The Allcock’s Duplex reel is probably one of the simplest of all ideas. On the surface it’s to convert a reel from left to right hand wind, or is it? Allcock’s in association with a Mr B J Wakeflied of Plymouth jointly sealed a Patent on May 10th 1932. The production
Being of a certain age I remember the 1960’s, 70s & 80’s as a time of tackle innovation and no personal funds! Nose pressed against the tackle shop window lusting after the iconic Hardy rods I would one day be able to afford… Back to the current day and there
One of the best tools any tackle collector can have is the now out of print reference book, To Catch A Fisherman by the late Jamie Maxtone-Graham, 2nd edition 1984. Allegedly all the fishing tackle patents compressed into one book, by name, Patent no. and application design. When I told
This is a rare early Kings Patent side-casting tournament reel, what a cracker! Patent 1905/12, that’s 1912 by Mr F King, it features a 4″ diameter mahogany wood backplate made in the Nottingham style. A very complex reel for its date and quite fragile too. It has a tapered shallow drum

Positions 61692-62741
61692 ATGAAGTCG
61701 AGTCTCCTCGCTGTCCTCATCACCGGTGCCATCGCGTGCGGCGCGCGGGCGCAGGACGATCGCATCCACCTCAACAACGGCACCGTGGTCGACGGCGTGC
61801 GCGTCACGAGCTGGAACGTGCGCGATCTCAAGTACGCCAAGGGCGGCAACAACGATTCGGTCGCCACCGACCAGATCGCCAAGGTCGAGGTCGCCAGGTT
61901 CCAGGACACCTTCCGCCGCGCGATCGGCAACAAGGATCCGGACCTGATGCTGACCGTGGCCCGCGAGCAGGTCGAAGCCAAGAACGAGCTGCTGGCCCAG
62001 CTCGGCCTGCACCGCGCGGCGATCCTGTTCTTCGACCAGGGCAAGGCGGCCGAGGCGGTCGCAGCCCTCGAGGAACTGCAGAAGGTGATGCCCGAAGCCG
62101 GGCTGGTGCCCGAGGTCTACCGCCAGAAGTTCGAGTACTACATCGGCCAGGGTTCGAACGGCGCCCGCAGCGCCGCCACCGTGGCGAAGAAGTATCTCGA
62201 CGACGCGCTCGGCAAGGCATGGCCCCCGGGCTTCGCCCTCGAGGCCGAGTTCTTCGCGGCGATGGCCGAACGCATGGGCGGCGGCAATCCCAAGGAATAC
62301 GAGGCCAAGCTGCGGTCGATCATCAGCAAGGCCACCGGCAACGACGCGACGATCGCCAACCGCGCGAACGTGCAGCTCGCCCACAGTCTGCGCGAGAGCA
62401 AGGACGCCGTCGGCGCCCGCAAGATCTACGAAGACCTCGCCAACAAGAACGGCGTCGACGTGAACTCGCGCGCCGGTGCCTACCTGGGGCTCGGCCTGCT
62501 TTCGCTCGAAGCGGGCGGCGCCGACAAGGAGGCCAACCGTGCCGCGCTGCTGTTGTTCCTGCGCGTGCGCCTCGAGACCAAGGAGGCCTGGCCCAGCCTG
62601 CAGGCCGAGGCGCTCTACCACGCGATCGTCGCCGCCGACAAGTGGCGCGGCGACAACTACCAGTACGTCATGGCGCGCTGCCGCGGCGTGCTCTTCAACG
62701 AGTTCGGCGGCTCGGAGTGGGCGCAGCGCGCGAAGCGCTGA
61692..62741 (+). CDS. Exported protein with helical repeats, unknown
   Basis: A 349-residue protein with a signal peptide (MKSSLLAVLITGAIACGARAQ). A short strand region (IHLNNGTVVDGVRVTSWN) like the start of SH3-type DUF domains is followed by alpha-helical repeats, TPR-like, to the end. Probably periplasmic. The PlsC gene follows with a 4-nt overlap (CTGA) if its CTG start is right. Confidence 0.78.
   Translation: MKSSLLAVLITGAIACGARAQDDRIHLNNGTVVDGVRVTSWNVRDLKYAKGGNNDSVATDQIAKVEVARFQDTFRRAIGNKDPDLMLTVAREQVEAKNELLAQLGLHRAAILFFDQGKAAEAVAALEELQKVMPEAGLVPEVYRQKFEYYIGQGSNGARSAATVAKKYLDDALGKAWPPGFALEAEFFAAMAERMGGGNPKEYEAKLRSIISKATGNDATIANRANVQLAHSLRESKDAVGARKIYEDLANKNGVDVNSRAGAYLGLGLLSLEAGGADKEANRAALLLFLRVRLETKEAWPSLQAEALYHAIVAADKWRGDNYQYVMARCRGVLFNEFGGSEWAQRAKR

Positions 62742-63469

Multum in Parvo is a Latin phrase that was used by Hardy’s to advertise their black japanned lure boxes. It translates as ‘Much into little’. No better phrase to describe this wood and brass side casting tournament-style reel then! Cleary designed on the Malloch principle, this reel has a spring
Many years ago, (approx. 25-30) I travelled around the Midlands tackle shops on the hunt for second-hand vintage tackle. Leaving leaflets in every fishing shop, occasionally I would get a call; some good, some not so. However, one day I visited a long established shop in central Birmingham. The father
When PD Malloch of Perth, Scotland, patented his side-caster in 1884, he changed the thinking in terms of casting, spinning and worming. Most of us will have seen many variations on these reels in some form; brass, alloy, brass & alloy, single wind, geared and a few odd ball variants to boot.
We have just been contacted by Lasse Merkesda, of the Nordisk Fishing Tackle Shop in Oslo, Norway where a customer had brought in an old wooden reel to investigate its history. This is a Nottingham pattern English wood and brass starback reel. Probably made by either Slater of Newark or Heatons